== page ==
The earliest jadeware found in China was a piece of serpentine stoneware unearthed in the site of the Cave in Haicheng of Liaoning Province dating back to the New Stone Age, more than 12,000 years ago.
The jade-carving technique developed fast in the Spring and Autumn and Warring States periods (770B.C-- 221B.C) The Spring and Autumn period was known for its well- carved and exquisite jadeware. The coherent and undulating patterns of dragon, phoenix on the jade decorations are still treasured today.
In Ming Dynasty when many still famous craftsmen emerged, white jade vessels with gold holders and white jade bowls with gold covers unearthed in the Ming Tombs, reflected the dynasty's peak level in jade carving.
The jadeware technique peaked in the Qing Dynasty (1644--1911) under the advocacy of Emperor Qianlong.
Jade in China is varied and can be divided into two categories: hard and soft. Good materials provide strong basics for jadeware carving, but the value of a jade object depends on the skills and reputation of craftsmen, the dates of carving, peculiar modelling and the owner's status.
The procedures of jade carving are as follows:
Examine the jade. Every piece of jade has its own determined nature, and it needs scanning repeatedly in all angles to find the beauty point.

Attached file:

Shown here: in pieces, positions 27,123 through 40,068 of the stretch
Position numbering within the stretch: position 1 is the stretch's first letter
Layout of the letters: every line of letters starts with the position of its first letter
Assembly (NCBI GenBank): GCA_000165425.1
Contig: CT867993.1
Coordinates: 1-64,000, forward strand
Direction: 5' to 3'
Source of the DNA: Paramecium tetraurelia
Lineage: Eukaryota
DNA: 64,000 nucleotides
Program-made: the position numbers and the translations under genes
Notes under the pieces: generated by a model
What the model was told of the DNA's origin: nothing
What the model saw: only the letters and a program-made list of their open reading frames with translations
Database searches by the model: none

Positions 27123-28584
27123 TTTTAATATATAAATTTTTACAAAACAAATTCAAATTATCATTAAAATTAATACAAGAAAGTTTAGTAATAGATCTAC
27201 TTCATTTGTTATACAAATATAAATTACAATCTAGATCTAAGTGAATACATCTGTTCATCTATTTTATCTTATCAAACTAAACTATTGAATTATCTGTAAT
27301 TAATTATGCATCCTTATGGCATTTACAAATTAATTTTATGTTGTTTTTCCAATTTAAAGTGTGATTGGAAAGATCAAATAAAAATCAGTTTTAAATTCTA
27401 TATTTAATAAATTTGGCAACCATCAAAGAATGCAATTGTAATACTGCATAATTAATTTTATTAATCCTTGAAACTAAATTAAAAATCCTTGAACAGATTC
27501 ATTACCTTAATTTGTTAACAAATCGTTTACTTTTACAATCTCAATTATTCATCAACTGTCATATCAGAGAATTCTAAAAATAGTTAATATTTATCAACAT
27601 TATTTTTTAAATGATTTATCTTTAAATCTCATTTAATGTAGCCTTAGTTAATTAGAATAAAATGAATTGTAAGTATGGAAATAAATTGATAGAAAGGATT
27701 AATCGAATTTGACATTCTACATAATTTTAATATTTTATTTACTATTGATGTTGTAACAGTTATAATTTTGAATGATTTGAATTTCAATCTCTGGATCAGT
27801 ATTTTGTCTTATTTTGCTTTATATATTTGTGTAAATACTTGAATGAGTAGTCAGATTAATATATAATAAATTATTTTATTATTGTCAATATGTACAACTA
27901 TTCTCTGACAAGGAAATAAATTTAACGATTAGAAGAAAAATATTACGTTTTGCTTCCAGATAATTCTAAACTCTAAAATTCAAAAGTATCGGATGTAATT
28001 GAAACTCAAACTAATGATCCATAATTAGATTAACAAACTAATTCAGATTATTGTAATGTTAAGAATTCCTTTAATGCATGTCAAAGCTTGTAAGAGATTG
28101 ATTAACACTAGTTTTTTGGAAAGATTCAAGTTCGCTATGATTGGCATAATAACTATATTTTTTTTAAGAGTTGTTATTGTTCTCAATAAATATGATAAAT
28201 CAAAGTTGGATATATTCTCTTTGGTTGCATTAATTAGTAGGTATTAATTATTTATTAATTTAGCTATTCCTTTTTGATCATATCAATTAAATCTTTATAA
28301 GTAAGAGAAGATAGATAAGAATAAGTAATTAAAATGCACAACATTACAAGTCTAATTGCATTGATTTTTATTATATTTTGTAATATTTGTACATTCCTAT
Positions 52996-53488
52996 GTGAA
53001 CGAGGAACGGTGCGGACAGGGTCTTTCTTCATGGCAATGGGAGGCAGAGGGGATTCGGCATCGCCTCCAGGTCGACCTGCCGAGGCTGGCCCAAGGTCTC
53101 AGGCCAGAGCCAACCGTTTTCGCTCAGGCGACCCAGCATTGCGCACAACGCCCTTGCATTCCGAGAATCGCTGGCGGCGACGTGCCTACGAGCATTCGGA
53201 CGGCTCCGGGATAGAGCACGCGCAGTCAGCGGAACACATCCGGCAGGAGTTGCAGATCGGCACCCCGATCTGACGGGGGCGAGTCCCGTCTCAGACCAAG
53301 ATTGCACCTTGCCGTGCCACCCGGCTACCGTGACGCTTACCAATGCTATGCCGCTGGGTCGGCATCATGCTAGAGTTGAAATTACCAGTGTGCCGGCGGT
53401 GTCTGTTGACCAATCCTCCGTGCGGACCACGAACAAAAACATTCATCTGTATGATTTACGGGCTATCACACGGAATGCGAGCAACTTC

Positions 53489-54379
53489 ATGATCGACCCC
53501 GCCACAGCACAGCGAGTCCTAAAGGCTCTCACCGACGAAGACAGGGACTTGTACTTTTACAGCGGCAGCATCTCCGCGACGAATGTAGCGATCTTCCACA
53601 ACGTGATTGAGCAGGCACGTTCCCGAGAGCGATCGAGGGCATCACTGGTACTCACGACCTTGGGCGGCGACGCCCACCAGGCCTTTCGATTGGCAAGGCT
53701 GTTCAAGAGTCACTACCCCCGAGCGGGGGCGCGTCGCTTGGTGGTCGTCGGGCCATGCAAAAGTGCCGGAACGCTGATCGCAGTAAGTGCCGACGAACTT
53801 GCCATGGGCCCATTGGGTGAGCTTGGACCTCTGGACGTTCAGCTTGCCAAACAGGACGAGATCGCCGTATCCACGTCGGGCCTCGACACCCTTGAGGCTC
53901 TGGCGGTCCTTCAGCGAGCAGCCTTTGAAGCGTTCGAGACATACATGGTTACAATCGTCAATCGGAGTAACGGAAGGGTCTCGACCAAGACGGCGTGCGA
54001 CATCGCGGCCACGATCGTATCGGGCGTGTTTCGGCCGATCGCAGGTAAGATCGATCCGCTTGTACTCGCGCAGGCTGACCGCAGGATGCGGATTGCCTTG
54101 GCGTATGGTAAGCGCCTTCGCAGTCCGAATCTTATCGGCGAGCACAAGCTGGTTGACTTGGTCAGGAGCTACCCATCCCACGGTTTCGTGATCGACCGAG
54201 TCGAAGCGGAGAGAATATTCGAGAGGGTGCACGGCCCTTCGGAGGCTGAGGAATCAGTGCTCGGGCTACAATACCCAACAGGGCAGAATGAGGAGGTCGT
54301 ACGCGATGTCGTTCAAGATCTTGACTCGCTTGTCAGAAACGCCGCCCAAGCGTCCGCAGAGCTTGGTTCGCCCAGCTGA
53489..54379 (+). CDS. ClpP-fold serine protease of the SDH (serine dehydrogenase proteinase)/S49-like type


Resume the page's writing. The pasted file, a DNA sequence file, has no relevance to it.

Set up the shape. Through the first step, the framer creates a hazy picture in his mind, whose theme has been decided. It is the second step to put the picture in mind on paper or the jade which is the key point of the artwork making.
Carve the jade. This is the substantial procedure , since the jade is carved into an ideal solid sculpture through all kinds of skill methods.
Fine modification is the last step that makes the works more exquisite and live.
Jade culture is very rich in China. In conclusion, jade symbolizes beauty, nobility, perfection, constancy, power, and immortality in Chinese culture. For thousands of years till now, jade was and is a symbol of love and virtue as well as a status symbol.